sale of the securities. Any investment should be consistent with your objectives, time frame and risk tolerance. The
return and principal value of investments will fluctuate as market conditions change. When sold, investments may be
worth more or less than their original cost. Companies may reschedule when they report earnings without notice.
“One person can make a difference, and everyone should try.”
– John F. Kennedy
Recipe of the Week
Classic Tomato and Bread Soup
1 medium onion
4 Tbsp. olive oil (divided)
4 to 6 cloves garlic, minced
2, 28-oz. cans whole, peeled tomatoes
2 to 3 bay leaves
2 cups of chicken stock
1½ cups of cubed, rustic bread (best to use day old)
1 tsp. dried oregano
Pinch of chili flakes
Approximately ½ tsp. salt, to taste
Fresh ground pepper, to taste
Freshly grated Parmesan cheese
Chopped fresh basil or parsley, for garnish
Begin by adding the olive oil to a 5- to 6-qt. Dutch oven, warmed on medium heat. Sauté onions until translucent. Then, season with salt and pepper, add minced garlic, and cook for a few additional minutes.
Next, crush the tomatoes by hand, and transfer into the pot.
Add the chicken stock, bay leaves, and dried oregano. Heat to a simmer, then reduce heat to maintain a low simmer. Cook for about 20 minutes.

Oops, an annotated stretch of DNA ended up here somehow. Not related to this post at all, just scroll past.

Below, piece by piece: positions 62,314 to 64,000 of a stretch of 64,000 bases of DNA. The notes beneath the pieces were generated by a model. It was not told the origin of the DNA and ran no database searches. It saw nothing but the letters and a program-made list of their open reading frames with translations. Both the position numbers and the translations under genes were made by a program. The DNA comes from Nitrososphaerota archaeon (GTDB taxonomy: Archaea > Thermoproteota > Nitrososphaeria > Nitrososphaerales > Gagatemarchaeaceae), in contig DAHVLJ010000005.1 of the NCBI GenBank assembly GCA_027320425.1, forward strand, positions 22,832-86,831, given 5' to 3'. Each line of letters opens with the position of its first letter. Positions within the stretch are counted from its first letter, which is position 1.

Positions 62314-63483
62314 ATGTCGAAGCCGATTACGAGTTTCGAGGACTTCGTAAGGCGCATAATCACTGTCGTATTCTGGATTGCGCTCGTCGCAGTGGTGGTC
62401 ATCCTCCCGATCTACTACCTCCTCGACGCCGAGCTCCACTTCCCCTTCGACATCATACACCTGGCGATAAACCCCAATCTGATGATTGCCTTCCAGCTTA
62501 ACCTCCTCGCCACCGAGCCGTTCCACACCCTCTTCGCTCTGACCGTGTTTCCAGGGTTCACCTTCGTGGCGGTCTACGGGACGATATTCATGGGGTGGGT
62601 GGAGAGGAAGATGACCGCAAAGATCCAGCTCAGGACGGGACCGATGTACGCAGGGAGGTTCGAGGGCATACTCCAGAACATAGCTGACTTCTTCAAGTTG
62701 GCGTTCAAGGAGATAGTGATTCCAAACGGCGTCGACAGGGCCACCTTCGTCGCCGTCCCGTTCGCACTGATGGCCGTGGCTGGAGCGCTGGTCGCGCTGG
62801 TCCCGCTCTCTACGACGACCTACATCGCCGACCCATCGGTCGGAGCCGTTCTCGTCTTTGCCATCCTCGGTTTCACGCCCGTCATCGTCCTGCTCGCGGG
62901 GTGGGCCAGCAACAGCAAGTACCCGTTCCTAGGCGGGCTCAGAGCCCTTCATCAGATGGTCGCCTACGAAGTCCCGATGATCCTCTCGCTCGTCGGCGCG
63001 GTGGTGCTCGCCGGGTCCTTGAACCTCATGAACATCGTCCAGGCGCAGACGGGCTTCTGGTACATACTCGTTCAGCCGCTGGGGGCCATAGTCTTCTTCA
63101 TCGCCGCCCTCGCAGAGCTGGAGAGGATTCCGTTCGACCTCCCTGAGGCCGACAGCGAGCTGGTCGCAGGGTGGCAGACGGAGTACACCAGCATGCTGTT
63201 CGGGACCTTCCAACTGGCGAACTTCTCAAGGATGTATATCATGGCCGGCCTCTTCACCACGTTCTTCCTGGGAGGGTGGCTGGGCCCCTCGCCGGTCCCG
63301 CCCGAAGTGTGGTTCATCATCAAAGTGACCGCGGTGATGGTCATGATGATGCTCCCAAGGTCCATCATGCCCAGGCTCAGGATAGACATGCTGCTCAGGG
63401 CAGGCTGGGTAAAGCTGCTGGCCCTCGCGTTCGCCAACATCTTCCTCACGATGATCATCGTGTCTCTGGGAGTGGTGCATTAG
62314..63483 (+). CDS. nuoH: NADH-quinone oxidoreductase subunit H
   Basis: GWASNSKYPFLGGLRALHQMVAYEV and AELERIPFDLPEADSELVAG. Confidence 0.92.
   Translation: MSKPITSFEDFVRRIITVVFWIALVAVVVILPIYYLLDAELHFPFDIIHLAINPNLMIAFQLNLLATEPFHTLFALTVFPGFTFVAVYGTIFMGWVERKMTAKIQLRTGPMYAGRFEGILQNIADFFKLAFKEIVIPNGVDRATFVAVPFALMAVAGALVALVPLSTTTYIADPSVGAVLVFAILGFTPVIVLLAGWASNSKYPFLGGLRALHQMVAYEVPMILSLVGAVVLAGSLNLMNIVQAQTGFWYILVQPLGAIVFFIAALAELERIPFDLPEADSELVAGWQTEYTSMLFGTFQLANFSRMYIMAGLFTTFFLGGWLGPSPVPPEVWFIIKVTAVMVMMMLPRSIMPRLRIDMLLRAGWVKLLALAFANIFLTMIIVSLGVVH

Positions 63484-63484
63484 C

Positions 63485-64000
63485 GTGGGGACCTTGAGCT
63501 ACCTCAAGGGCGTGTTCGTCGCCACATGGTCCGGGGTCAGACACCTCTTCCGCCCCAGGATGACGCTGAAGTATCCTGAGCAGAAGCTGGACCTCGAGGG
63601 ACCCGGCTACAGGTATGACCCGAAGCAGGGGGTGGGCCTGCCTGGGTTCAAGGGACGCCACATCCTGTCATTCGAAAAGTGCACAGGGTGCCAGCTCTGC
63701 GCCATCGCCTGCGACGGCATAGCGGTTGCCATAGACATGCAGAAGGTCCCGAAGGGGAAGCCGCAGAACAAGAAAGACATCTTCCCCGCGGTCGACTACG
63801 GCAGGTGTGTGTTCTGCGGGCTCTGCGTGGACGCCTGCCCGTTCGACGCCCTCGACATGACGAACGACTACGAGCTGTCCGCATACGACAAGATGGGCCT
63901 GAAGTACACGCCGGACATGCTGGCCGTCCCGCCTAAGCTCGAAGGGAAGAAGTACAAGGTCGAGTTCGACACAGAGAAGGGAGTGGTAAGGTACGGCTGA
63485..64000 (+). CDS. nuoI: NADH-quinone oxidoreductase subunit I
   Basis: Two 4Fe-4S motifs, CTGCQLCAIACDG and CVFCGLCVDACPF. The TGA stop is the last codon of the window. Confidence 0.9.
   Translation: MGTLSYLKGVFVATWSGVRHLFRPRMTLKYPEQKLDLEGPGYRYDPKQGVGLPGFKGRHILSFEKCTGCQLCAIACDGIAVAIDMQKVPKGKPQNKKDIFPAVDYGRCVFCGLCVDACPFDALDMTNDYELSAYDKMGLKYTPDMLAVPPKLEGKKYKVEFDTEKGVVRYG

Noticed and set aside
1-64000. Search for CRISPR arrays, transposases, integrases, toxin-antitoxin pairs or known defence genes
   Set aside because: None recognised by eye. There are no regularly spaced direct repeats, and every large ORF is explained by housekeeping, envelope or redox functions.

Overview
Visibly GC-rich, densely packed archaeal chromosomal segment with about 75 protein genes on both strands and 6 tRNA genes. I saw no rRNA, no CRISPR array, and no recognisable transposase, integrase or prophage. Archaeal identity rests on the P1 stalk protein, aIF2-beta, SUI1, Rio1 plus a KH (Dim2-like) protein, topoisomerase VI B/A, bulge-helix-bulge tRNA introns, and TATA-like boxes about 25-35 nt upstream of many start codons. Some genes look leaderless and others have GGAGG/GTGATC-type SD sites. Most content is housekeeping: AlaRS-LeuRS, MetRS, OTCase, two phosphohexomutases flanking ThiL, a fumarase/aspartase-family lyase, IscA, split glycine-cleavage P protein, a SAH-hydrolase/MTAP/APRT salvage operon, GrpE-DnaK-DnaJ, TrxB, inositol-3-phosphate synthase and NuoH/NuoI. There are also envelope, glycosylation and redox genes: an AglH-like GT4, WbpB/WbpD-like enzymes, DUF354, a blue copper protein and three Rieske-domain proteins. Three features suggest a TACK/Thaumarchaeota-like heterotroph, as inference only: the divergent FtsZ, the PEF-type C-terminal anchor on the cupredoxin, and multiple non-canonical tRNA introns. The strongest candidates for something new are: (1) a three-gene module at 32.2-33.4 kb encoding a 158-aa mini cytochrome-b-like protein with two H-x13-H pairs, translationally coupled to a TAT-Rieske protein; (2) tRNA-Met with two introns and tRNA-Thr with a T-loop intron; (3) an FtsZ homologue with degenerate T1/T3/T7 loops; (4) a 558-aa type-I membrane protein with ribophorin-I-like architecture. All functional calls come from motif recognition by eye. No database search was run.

Warm up a large frying pan on medium heat and add the remaining olive oil into a sauté pan. When the oil is hot, evenly spread the cubed bread in the pan. Toss to coat with oil and brown the sides of the bread evenly.
After the soup has cooked for approximately 20 minutes, add the browned bread cubes. Cook for about 5 more minutes, then turn off the heat, cover the soup, and let stand for 15 minutes. Remove the lid, then extract the bay leaves and discard.
Set aside about ⅓ of the soup. Purée the rest with an immersion blender or pour it into a food processor and blend until smooth. Re-incorporate the blended and unblended soup. Pour into bowls and serve with grated Parmesan and chopped fresh parsley or basil.
Recipe adapted from Simply Recipes
Mileage Rates Increased for 2019*
Each year, the IRS issues standard mileage rates used to calculate the deductible costs of operating vehicles for business, charitable, medical, or moving purposes.
As of January 1, 2019, the rates for vehicles used for the above purposes are:
- 58 cents per mile driven for business use
- 20 cents per mile driven for medical or moving purposes
- 14 cents per mile driven in service of charitable organizations
The IRS determines the standard mileage rate for business use based on an annual study of fixed and variable costs of operating a vehicle. The rate for medical and moving purposes is based on the variable costs.
Taxpayers have the option of calculating the actual costs of using their vehicle rather than using the standard mileage rates.
* This information is not intended to be a substitute for specific, individualized tax advice. We suggest that you discuss your specific tax issues with a qualified tax professional.